2770132690_0b9558b429_m1In earlier posts we’ve discussed the importance of a spousal IRA for a spouse that stays at home taking care of the children in order to still save for retirement even though the “non-working” spouse has technically no “earned” income.

Spousal IRAs aside, I wanted to shed some light on the value of a stay-at-home parent has, even though they might not be getting paid a salary for their work raising the children. The goal is to point out why stay-at-home parents still have a need for risk management and retirement planning as they (in my opinion) work one of the hardest jobs – raising children.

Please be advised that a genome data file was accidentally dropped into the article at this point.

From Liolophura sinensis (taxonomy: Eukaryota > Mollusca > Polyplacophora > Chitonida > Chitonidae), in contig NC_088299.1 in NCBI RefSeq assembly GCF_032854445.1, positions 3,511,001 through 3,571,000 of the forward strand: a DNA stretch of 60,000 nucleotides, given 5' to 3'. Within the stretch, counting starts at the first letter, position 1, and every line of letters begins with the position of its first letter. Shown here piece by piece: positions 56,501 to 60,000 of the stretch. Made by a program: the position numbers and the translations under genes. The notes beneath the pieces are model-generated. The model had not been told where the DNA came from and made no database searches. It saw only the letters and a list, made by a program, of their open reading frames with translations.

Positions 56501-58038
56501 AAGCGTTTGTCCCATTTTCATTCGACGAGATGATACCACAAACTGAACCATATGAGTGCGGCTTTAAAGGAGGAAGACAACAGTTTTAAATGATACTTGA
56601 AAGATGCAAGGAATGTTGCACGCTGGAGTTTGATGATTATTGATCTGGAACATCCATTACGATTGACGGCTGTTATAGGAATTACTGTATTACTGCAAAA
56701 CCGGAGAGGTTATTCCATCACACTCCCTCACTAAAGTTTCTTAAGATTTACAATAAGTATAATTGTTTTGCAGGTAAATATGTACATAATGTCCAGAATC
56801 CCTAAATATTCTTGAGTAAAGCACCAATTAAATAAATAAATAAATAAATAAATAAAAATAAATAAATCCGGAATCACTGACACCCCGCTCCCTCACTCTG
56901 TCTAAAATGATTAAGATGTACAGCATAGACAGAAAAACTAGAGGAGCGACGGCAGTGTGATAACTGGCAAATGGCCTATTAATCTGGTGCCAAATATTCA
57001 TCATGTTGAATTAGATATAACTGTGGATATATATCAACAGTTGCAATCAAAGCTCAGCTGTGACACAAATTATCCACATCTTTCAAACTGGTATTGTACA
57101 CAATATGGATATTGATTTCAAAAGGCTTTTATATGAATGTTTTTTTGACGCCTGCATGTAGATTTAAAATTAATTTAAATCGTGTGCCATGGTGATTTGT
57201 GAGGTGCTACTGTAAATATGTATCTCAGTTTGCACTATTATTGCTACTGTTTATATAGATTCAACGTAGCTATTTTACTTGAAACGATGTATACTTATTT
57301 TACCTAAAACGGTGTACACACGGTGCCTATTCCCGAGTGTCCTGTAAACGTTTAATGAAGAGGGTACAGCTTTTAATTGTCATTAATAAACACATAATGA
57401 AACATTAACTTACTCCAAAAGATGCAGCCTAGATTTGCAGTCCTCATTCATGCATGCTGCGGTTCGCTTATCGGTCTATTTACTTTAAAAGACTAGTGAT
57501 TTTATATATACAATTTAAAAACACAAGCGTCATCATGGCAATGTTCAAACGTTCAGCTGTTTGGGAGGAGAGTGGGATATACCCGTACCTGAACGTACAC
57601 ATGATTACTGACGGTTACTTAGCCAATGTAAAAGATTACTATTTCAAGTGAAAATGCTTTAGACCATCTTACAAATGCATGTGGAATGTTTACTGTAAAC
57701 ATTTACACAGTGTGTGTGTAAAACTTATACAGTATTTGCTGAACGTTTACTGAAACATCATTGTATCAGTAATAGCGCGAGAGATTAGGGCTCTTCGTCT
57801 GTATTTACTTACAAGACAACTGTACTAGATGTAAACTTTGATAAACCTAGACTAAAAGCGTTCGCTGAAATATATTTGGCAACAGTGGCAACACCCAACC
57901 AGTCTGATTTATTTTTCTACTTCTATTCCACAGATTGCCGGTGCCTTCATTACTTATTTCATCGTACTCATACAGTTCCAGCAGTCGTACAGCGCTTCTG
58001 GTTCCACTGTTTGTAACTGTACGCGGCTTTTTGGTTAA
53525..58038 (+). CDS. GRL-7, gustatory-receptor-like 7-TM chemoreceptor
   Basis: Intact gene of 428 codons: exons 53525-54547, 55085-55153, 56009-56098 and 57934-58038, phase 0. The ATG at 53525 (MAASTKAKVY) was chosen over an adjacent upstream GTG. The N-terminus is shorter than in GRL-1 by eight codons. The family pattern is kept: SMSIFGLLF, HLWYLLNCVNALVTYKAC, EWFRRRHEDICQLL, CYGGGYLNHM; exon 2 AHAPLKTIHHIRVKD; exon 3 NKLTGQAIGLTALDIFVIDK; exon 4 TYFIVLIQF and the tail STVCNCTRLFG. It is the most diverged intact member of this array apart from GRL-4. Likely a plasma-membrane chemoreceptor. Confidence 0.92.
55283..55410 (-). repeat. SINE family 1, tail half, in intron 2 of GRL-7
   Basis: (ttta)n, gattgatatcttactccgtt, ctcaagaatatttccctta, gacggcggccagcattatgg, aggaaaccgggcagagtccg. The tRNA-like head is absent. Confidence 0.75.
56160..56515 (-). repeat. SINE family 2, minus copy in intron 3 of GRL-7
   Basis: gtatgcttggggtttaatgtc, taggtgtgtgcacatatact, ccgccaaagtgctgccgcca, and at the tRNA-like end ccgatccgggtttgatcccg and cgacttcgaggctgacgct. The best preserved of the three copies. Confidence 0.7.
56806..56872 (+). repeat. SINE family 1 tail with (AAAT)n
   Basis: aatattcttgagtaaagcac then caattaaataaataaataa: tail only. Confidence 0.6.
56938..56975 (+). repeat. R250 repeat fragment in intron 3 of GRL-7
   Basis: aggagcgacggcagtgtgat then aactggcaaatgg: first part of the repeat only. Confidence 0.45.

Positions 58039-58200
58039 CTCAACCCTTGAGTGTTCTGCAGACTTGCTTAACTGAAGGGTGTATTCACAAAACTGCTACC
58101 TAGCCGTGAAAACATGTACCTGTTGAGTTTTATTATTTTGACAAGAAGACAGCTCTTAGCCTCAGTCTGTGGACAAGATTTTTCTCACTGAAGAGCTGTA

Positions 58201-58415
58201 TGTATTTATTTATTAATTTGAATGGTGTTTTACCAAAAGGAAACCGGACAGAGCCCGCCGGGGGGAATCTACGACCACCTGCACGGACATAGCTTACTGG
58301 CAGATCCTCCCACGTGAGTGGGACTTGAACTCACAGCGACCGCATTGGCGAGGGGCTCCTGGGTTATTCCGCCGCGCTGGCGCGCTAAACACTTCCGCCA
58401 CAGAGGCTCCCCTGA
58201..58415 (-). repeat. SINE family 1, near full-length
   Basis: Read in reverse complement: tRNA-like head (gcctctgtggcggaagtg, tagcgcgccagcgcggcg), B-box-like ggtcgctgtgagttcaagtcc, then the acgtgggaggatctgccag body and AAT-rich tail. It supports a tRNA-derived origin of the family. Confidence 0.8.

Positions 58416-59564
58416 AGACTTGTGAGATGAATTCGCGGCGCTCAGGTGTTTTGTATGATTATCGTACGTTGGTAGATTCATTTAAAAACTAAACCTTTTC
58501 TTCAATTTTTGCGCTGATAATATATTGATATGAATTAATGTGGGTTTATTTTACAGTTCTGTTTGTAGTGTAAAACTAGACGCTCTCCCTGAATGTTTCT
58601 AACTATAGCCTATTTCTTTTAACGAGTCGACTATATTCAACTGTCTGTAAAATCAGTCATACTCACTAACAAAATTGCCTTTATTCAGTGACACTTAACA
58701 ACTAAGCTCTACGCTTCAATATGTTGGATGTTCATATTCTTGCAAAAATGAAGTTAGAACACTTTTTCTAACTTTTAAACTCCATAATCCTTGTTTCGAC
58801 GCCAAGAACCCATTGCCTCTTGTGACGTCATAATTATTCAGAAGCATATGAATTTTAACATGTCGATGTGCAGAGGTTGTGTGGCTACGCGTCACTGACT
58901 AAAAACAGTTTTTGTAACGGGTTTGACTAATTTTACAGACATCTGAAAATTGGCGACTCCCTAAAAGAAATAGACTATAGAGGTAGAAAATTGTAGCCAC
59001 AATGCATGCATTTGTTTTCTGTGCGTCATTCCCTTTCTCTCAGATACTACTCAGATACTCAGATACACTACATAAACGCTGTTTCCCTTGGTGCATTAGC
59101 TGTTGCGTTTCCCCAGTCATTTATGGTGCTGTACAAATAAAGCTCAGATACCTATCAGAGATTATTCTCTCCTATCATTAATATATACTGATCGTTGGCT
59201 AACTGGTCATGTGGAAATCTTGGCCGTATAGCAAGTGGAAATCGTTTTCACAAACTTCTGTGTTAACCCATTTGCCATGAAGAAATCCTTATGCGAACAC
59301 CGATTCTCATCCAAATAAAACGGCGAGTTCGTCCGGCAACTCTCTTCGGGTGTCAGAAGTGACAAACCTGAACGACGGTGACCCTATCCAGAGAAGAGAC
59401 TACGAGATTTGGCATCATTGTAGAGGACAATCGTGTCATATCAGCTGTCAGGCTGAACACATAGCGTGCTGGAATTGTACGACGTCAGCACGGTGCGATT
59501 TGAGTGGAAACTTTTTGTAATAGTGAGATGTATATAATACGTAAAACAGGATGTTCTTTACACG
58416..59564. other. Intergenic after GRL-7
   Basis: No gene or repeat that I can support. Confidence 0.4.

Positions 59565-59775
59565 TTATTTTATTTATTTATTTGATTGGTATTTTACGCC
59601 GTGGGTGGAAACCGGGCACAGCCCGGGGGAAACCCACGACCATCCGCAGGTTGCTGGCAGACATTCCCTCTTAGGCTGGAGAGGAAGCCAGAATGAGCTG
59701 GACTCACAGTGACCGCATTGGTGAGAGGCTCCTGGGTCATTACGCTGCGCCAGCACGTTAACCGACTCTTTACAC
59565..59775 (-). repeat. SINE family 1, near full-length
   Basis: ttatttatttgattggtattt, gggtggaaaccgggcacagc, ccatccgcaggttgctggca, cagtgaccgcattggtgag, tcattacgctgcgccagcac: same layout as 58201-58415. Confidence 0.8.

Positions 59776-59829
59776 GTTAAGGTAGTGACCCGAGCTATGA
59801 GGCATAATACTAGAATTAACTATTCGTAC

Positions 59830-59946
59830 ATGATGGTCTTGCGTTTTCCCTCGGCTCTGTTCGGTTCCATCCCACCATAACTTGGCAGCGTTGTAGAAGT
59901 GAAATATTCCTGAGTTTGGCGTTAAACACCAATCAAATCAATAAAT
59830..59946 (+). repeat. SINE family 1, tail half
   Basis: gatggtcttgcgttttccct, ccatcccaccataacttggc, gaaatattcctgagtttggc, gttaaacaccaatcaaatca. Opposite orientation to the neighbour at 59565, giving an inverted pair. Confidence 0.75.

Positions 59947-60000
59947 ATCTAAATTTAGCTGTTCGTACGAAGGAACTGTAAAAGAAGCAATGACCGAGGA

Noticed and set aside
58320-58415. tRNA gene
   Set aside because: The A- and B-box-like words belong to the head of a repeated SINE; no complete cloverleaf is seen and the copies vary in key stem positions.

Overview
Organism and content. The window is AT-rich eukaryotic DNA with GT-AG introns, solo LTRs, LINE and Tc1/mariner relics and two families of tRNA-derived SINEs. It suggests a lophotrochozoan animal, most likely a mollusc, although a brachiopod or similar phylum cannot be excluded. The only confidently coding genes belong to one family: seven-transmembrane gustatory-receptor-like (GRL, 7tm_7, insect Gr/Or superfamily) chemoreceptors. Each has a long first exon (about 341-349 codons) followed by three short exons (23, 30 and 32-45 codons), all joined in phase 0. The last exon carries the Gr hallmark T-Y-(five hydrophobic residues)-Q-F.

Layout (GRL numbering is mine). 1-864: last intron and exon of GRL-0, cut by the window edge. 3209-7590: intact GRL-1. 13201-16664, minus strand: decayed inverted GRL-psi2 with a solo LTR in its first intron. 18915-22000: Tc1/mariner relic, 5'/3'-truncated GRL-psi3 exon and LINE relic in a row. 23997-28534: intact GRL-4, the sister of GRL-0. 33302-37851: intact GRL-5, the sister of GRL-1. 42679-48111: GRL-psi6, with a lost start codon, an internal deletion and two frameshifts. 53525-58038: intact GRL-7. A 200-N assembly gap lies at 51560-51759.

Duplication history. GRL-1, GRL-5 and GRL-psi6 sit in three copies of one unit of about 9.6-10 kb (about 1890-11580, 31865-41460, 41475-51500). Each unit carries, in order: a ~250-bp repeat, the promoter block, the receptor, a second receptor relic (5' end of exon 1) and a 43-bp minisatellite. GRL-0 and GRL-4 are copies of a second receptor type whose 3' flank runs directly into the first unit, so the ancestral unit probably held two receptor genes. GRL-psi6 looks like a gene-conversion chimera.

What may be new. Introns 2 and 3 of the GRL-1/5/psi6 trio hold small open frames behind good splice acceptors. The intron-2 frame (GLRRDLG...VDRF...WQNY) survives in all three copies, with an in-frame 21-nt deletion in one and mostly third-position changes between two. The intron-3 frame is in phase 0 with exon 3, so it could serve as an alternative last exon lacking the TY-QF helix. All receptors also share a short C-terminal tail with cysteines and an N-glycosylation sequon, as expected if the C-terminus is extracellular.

According to the 2016 salary.com Mother’s Day Infographic, the value of a stay-at-home mom (parent) is approximately $143,102 annually, accounting for 40 regular hour work and 52 hours of overtime. This “salary” takes into account occupations such as driver, teacher, chef, nurse, and janitor. The site also lets the user input their own information regarding specific circumstances (honey, if you’re reading this it said you were priceless!).

Here’s why this number is so important. There have been plenty of times that I have worked with a married couple and one of the spouses was a stay-at-home parent. Generally, that individual is the wife. What is interesting is that while she is general making close to, if not more than her husband, she is severely lacking in some of the basics of financial planning – insurance and retirement savings.

Unintentionally, I’ve seen the husband with quite a bit of life insurance and various retirement accounts such as a 401k and IRA, while the wife has very little, if any life insurance and has little to nothing saved for retirement.